I start my search logically, at ‘our place’. Are we really one of those couples that has a ‘place’? We did meet here, get engaged here, never tired of its beauty on our Sunday walks here. For an instant, my body thinks it’s home. Milliseconds of comfort before quickened breaths create plumes in the chill, with the realisation I’m sans something very important; like my handbag or my phone. Of course it’s neither. It’s worse. I’m only half of a whole.
I’ve been a wife for longer than I haven’t. So I should just . . . know where he is. Shouldn’t I have some God-given power to guide me down frosty footpaths, over ancient bridges and through thickets to where he is? He’s no longer in my spousal range. He’s taken our combined strength with him. I should have known him better.
I walk, imbalanced, to her. She’s consistent, almost glittering in winter sun. Always there through the decades, always strong for us. The abbey. Our shared love. As majestic today as she has ever been. Her archways like open mouths, yawning me in. Her tactile walls holding a million stories, ours too. Her stony skin a rainbow of eyelid-greens, vein-blues and bruise-indigos. Her missing parts are her beauty. How can people call her ‘the ruins’? We are not ruins with our missing parts. If he still loves her, can’t he still love me? I am majestic too, despite the new chasm on my body. Flat space with a higgledy, pink, train track scar, reminding us both where my architecture once stood proud before the weather changed.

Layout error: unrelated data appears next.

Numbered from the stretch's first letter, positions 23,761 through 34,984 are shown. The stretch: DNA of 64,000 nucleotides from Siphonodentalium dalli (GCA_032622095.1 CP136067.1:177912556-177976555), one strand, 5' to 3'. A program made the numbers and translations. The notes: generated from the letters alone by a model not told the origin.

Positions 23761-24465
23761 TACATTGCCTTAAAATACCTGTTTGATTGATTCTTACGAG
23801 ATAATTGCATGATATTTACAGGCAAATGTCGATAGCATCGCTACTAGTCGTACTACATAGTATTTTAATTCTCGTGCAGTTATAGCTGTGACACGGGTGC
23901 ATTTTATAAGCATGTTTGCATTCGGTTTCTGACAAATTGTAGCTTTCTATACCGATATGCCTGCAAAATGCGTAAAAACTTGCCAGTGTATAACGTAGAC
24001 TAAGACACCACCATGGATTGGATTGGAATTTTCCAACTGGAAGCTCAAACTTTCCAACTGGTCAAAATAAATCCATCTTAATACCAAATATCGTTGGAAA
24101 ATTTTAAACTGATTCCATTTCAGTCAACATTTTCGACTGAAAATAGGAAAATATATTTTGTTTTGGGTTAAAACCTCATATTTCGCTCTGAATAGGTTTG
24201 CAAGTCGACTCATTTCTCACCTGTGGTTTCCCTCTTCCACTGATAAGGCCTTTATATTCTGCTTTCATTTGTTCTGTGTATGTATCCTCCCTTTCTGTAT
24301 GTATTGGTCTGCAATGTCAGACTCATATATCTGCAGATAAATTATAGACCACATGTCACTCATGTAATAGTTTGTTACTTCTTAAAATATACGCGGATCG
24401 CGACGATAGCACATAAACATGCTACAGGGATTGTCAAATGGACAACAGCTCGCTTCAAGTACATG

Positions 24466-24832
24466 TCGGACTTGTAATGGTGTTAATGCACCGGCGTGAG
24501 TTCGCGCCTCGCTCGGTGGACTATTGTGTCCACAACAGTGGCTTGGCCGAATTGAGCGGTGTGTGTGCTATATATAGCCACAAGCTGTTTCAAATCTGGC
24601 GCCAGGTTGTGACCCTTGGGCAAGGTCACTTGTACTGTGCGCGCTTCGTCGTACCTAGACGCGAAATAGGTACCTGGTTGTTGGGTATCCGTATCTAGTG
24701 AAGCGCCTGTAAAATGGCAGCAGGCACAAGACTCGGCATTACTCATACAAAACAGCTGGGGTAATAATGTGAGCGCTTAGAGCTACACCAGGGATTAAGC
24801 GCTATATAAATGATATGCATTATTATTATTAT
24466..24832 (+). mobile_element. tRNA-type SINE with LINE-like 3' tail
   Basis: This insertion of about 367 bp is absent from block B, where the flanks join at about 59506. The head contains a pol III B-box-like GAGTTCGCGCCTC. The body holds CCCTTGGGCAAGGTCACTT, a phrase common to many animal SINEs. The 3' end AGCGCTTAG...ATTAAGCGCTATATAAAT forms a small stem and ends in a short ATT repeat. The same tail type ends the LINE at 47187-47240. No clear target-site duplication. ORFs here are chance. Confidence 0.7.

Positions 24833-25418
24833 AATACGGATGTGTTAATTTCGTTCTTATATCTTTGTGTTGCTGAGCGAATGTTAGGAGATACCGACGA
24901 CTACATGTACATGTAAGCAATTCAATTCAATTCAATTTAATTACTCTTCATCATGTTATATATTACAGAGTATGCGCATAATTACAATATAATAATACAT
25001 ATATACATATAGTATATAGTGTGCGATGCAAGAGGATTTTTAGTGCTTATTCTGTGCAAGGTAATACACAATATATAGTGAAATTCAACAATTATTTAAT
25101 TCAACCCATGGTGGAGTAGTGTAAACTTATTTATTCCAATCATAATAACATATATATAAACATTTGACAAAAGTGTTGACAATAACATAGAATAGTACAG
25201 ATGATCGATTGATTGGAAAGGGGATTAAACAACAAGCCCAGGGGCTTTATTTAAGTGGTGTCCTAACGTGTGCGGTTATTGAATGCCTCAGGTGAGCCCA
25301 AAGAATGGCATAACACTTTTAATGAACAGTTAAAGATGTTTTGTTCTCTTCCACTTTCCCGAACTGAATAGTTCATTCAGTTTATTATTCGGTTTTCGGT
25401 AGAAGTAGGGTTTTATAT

He promised he loved me anyway, promised he was fine. But his drawbridge went up. He loved me from a safe distance. It was just a bag of fat covered in skin with a teat. But I’m grieving its absence. One now, where there should be two. Is my pain just as much his pain?
It’s the first time I’ve been to the abbey without him, my other missing part. I stand. We talk. I tell her he went for a walk. She nods and tilts sympathetically.
We both know he isn’t coming back.